A Loving Cloud

Yesterday several members of Joyent’s team attended Structure ’08. Jason Hoffman was on a panel that produced some interesting debate about whether clouds should aim to be open. The story was even picked up by the Wall Street Journal’s Don Clark in an article entitled Finding A Friendly Cloud

Jason Hoffman, founder and chief technology officer of a cloud-computing specialist called Joyent, was particularly pointed in warning that Google’s App Engine could represent a lock-in to developers. It is possible to build “a loving cloud,” he argued, that would make it easier to create applications that could be easily moved among different services. Other panelists kept calling Google’s App Engine “proprietary,” which to many techies is equivalent to labeling it both evil and outdated at the same time.

Here’s video of the exchange Jason had with Google’s Christophe Bisciglia

One response to “A Loving Cloud”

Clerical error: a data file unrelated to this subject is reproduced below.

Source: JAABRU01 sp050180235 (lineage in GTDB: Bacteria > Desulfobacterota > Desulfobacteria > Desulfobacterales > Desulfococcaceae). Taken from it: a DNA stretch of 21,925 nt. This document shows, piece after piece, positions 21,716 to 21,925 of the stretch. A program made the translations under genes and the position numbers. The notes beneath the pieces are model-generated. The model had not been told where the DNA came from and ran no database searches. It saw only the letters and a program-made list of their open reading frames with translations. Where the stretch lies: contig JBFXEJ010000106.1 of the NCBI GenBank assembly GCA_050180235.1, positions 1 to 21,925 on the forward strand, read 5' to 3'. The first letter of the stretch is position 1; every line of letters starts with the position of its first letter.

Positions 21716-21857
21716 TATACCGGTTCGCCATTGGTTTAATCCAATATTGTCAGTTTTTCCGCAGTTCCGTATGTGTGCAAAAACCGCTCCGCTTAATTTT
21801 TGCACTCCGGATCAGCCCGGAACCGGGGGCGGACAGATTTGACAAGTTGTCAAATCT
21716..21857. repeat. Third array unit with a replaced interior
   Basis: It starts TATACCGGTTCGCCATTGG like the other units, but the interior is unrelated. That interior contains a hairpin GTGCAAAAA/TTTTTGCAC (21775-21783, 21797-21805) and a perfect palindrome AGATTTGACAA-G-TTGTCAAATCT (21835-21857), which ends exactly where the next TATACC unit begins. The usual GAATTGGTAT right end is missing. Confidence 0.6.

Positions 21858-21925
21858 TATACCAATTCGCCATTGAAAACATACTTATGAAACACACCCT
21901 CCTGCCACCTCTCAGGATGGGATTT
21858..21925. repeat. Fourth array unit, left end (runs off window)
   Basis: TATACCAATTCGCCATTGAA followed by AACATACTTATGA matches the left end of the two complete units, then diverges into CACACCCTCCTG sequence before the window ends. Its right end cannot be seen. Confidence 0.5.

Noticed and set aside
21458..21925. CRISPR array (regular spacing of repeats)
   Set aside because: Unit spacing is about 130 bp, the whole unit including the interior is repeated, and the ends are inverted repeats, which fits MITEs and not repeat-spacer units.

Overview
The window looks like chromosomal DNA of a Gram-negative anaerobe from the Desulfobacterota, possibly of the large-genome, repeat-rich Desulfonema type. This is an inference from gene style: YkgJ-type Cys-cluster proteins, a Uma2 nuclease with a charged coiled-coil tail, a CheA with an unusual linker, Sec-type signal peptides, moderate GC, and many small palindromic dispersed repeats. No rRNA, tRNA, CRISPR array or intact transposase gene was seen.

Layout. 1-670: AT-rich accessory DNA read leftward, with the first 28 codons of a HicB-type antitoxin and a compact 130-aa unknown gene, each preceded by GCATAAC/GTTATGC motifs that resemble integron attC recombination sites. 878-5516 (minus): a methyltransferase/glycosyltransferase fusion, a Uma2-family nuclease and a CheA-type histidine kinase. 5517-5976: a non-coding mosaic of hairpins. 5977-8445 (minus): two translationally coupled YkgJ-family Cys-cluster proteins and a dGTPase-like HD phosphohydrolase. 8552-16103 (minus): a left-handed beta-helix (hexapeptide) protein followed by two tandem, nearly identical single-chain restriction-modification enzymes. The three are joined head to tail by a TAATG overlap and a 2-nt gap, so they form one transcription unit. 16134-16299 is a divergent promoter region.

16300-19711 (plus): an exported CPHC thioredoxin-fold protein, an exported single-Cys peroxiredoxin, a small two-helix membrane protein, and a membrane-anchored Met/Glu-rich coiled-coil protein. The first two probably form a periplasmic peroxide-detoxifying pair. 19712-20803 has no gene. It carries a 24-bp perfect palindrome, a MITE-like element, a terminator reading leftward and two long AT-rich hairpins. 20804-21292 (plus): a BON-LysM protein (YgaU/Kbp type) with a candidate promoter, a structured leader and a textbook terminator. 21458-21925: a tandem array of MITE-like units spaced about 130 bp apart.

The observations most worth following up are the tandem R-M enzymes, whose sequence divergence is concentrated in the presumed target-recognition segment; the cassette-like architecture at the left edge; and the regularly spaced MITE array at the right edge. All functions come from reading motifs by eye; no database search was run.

1. Totally agree.

    There are three levels of “cloudiness” with the best example in each.

    – application: Salesforce.

    – platform: GoogleApps.

    – OS: Amazon’s EC.

    I would say they are all “open” to varying degrees (documented APIs, data accessibility, etc…), but as you so commnetd so accurately in the panel, there’s a “weak” lock-in for all but true clouds that comes inherently with a vendor providing a more time-to-market environment.

    The key question is how much flexibility do you want/need for your project? As you drill down the axis above, you trade off more flexibility for increasing complexity.

    All-in-all, I’d say lock-in will become more of a hindrance to vendors like Salesforce or Google, as more “flexible” clouds come online.